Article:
10. Speaking of the whole "dwarf fortress in space" debate that's been occasionally been popping up in various threads. I don't know if anyone at DF is interested in hearing my musings on difficulty curves, but here they are. So there are a couple of different directions I think you could go with a game like this: Type 1: A static difficulty. This route basically tries to keep the game 'realistic'. The game-world is completely random no response to the player whatsoever and all events have a steady probability of happening at any given time. I'm one of the sort of people who actually finds this a really interesting concept and I really hope the end product still has some way to play the game like this. But in practice it does not necessarily make for good gameplay due to the fact that the actual difficulty curve is completely backwards. The game is hardest at the very start and then only gets easier and easier over time until you are eventually left almost completely invincible and the whole experience feels sort of meaningless. Type 2: A brick wall difficulty. This is where the phrase "losing is fun" really comes into play. The basic formula is that as time progresses the threats slowly get worse and worse and the game slowly gets harder and harder over time while the player slowly gets weaker and weaker due to the mistakes he makes until it is literally impossible to progress and he gets wiped out. A lot of people tend to really appreciate the "hardcore" element of a system like this, but if it is all the game does then it winds up losing a whole lot of it's creative/personal elements. For instance: You can't waste time designing a really cool base because you need to constantly be preparing for the next enemy attack, You can't even really get that attached to your bases when you know that they are just going to be wiped out sooner or later anyways. The only real way to play is as a cold, calculating, min-maxer at all times, often continually re-using the exact same "optimal" base design. Type 3: Heuristic balancing. This is where the game is constantly reacting to the player in order to try and create the optimal experience. For instance, the strength of enemy attacks depends on how big your population is or how well your base is doing. If you are doing really well then the game starts throwing more threats at you. But if you suddenly make a mistake and lose half of your population then the game eases up on you, raiders stop appearing quite as frequently, your surviving citizens think "Well, at least we have a whole lot more elbow room now" and start coming out of their depression, allowing you to slowly rebuild. If done correctly, the idea with a system like this is for there to constantly be some level of challenge presenting itself to the player, yet any actual "game over"'s are going to be rather rare unless the player just sort of gives up. This I think is sort of the best of both worlds and probably ideal for players who just want to jump in and play. The real problem with this sort of system only really starts to appear for more experienced players, when they start to get used to how the system works and start to game it (for instance, keeping one's population at 99 rather than letting it reach 100). When this happens it can sort of start to suck the challenge out for them. In my opinion, I think what might work best is if the system used depended on the start location chosen. If you choose to start somewhere with a green threat level then your base has a type 3 experience. If you choose somewhere with a red threat level then your base has a type 2 experience. That I think might be a really good way to separate the newer/more casual players from more experienced players looking for a greater challenge. THE ONE THING to remember is that no matter the starting location, even if it says "ridiculously low threat" or something, the game should still slowly get harder as the player's base improves. Eventually allowing them to experience almost every possible threat/event. The fact is that when you present the base selection screen as a map like you do, a new players first instinct isn't to look at it and think "oh, this is the difficulty select screen", no, they are going to see it as part of the game and slowly scan over every tiny inch of the map looking for the perfect starting location, and if that starting location turns out to be essentially creative mode and never challenges them or shows them more than a fraction of what the game has to offer those players are going to feel really disappointed and complain to all their friends about how lame Spacebase DF-9 is. (This is not to say that the game shouldn't have some sort of sandbox mode, just that it should be a completely separate option and really obvious.)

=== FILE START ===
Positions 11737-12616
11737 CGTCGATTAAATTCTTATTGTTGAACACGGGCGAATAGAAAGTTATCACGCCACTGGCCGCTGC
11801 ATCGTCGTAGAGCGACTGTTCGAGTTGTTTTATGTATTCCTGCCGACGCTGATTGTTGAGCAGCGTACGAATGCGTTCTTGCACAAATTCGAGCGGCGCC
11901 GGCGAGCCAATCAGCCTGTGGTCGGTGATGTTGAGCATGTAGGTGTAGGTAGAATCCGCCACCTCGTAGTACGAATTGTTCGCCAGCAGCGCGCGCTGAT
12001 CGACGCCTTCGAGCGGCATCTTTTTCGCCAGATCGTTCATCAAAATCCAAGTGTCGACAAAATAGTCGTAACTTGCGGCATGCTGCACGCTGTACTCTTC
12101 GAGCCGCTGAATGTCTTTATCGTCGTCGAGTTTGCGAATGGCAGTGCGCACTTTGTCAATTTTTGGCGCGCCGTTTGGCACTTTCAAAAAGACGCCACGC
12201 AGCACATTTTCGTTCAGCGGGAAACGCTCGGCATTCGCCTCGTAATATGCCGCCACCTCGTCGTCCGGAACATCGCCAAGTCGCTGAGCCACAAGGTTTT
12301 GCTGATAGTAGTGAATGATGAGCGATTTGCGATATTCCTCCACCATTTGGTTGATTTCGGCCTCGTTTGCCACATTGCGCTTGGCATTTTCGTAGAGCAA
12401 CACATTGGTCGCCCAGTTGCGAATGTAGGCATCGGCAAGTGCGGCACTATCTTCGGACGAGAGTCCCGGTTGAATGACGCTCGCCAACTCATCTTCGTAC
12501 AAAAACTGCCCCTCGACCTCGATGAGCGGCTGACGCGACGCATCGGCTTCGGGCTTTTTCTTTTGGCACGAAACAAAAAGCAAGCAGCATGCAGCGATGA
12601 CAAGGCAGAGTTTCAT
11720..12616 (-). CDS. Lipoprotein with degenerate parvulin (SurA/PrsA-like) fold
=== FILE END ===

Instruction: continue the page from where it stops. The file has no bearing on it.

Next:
11. Also, can you please consider upping the difficulty a bit during the next update? Even if it's only for the "very dangerous" starting areas or so? Right now I can't even seem to make a doomed Spacebase when I try. Once I'm up over 50 citizens or so occasionally having 2 or 3 raiders board me ceases to be any threat whatsoever.